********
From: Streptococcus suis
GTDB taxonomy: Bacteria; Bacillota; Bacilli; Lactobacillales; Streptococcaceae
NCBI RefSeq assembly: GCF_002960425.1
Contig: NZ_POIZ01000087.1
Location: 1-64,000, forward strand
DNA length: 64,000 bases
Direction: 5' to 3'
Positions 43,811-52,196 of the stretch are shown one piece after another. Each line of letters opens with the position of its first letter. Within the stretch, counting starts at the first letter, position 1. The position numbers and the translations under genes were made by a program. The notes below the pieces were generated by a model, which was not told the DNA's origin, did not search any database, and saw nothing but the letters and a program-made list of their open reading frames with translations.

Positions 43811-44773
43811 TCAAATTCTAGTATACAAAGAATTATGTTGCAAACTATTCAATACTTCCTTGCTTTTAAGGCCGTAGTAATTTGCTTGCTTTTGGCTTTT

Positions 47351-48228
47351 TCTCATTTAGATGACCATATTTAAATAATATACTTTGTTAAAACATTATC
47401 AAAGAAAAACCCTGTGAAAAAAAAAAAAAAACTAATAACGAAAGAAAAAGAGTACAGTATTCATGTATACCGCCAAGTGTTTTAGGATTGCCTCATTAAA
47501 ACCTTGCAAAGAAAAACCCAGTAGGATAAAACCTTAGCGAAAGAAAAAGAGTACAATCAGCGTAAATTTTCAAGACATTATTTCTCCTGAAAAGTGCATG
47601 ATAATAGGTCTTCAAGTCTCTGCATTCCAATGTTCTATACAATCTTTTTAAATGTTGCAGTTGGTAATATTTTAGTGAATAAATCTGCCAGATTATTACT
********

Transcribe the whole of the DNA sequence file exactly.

From: Streptococcus suis
GTDB taxonomy: Bacteria; Bacillota; Bacilli; Lactobacillales; Streptococcaceae
NCBI RefSeq assembly: GCF_002960425.1
Contig: NZ_POIZ01000087.1
Location: 1-64,000, forward strand
DNA length: 64,000 bases
Direction: 5' to 3'
Positions 43,811-52,196 of the stretch are shown one piece after another. Each line of letters opens with the position of its first letter. Within the stretch, counting starts at the first letter, position 1. The position numbers and the translations under genes were made by a program. The notes below the pieces were generated by a model, which was not told the DNA's origin, did not search any database, and saw nothing but the letters and a program-made list of their open reading frames with translations.

Positions 43811-44773
43811 TCAAATTCTAGTATACAAAGAATTATGTTGCAAACTATTCAATACTTCCTTGCTTTTAAGGCCGTAGTAATTTGCTTGCTTTTGGCTTTT

Positions 47351-48228
47351 TCTCATTTAGATGACCATATTTAAATAATATACTTTGTTAAAACATTATC
47401 AAAGAAAAACCCTGTGAAAAAAAAAAAAAAACTAATAACGAAAGAAAAAGAGTACAGTATTCATGTATACCGCCAAGTGTTTTAGGATTGCCTCATTAAA
47501 ACCTTGCAAAGAAAAACCCAGTAGGATAAAACCTTAGCGAAAGAAAAAGAGTACAATCAGCGTAAATTTTCAAGACATTATTTCTCCTGAAAAGTGCATG
47601 ATAATAGGTCTTCAAGTCTCTGCATTCCAATGTTCTATACAATCTTTTTAAATGTTGCAGTTGGTAATATTTTAGTGAATAAATCTGCCAGATTATTACT